ID: HR23-7
Presenting author: Barry Zack

Presenting author biography:

Since 1986, Barry has been working in the program/service community along with conducting research in collaboration with academic, governmental, and prison partners in prison/detention health; he has consulted with projects in 15 countries and in 30 U.S. states. Barry’s current efforts are focused on prison linkage and continuity of care.

Prison Linkage to Community Care: An Effective Harm Reduction Model

Barry Zack, Apinun Aramrattana
Incarceration provides access to a population with an increased burden of disease. In a 10-year literature search, researchers estimated that of the 10.2 million people incarcerated world-wide, 15.1% have HCV, 4.8% have chronic HBV, 3.8% have HIV and 2.8% have active TB. Covid presented additional challenges, with an increased burden of disease among people incarcerated. Project START+ (PS+) is an evidenced-based prison reentry harm reduction intervention for people with health conditions that require linkage to medical care. Its model (and adaptations) has been implemented in multiple countries in Central Asia, and in Haiti, Kenya, South Africa and in the United States.

To assess capacity to pilot-test PS+ in a provincial prison in Thailand. Objectives include 1) how to identify people who require post-release medical care; 2) how to assess their post-release medical and reentry needs before they are released from prison; 3) to identify clinics at the Primary Care Units (PCU) within the Provincial or District Hospitals and 4) formalizing the link between the prison and the PCU.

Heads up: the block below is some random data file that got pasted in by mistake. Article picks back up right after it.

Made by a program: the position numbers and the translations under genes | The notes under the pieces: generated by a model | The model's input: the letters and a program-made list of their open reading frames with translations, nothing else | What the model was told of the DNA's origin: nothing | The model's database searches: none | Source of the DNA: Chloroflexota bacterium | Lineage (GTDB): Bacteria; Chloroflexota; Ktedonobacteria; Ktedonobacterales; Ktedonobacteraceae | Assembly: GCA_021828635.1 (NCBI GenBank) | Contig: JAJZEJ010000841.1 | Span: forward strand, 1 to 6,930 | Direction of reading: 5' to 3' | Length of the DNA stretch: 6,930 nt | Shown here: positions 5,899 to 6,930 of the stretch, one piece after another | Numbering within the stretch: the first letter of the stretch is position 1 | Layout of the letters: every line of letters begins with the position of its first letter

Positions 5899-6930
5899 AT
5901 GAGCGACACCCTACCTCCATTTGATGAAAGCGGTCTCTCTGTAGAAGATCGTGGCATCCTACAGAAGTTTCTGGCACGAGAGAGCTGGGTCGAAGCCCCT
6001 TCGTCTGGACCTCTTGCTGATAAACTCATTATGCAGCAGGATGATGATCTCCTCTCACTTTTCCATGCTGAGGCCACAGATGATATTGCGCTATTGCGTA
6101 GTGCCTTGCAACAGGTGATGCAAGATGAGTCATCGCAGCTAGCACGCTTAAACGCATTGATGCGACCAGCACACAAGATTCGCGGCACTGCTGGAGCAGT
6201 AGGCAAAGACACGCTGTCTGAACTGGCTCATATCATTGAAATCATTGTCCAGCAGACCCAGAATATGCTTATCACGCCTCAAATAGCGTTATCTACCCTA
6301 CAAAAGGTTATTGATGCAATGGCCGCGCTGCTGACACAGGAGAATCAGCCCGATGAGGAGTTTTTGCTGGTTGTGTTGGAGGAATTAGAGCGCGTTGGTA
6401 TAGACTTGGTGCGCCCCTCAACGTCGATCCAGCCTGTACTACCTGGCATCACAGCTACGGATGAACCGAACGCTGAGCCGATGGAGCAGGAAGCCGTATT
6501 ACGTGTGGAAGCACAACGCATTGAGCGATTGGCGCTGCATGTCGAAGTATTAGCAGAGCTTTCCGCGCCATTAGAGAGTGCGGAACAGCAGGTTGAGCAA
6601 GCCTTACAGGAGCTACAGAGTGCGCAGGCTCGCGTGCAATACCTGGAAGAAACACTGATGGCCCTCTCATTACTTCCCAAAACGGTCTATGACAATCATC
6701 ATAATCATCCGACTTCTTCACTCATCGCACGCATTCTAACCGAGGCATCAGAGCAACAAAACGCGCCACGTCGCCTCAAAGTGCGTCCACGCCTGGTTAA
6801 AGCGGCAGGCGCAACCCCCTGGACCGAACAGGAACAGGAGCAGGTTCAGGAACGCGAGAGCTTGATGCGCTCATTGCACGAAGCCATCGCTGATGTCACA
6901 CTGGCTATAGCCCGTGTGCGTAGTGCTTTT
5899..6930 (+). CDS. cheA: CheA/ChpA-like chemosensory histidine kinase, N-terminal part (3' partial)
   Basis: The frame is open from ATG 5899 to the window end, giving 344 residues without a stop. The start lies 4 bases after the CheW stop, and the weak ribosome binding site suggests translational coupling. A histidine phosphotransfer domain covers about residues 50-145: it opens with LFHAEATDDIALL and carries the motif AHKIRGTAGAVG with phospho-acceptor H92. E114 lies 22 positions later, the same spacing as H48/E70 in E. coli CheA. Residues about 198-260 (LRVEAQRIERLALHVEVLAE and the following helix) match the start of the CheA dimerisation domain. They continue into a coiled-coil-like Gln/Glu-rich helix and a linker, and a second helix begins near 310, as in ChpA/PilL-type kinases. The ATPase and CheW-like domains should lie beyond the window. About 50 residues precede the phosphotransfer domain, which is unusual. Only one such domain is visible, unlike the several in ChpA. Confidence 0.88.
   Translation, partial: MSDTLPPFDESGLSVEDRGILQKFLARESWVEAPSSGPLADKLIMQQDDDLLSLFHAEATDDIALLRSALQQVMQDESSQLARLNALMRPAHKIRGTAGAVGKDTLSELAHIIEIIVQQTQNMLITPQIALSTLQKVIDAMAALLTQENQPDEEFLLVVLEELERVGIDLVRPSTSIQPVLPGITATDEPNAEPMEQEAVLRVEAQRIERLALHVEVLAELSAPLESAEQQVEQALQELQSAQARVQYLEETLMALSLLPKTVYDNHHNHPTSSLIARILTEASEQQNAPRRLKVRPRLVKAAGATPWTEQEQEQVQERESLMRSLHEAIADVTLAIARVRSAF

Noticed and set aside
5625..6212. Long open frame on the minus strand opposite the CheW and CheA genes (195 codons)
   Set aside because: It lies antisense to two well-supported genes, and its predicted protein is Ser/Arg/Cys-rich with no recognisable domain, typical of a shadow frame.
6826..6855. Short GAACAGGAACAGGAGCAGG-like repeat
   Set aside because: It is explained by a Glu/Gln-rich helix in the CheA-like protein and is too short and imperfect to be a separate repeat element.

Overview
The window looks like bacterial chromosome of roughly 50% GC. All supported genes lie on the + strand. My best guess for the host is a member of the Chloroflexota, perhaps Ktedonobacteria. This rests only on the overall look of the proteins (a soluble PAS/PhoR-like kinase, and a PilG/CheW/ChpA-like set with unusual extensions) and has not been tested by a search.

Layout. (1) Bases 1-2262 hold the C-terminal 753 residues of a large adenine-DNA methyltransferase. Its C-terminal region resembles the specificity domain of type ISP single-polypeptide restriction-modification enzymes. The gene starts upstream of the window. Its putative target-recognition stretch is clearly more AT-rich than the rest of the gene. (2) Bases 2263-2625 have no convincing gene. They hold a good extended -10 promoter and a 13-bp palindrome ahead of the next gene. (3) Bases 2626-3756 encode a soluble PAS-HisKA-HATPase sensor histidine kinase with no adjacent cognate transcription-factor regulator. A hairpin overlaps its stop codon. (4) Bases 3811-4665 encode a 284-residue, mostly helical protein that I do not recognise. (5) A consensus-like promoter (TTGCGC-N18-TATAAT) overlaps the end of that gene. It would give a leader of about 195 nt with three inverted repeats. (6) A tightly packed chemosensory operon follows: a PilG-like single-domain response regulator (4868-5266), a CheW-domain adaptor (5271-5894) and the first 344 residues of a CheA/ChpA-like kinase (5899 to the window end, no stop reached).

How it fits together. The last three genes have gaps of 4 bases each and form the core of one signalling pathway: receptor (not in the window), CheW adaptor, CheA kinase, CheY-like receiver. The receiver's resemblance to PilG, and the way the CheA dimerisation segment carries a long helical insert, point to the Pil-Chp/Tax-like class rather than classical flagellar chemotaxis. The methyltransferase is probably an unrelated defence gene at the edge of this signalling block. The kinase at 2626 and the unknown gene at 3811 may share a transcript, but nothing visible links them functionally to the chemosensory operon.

We conducted informal interviews with prison and PCU staff, people in prison and people recently released from prison; health conditions surveyed included HCV, HIV, TB as well as asthma, diabetes and hypertension.

Within the Thai medical system, weekly care clinics are offered at the district/provincial PCU. Preliminary data documented support from the provincial prison, the PCU staff and people about to be released.
In pilot testing the intervention model, a significant proportion of participants received medications and were linked to community care after release.

The Project START+ model is an effective and feasible intervention to recruit and link people into community care after release from prison or remand. By using a harm reduction approach, identifying competing priorities to support an individual’s linkage to community care is critical.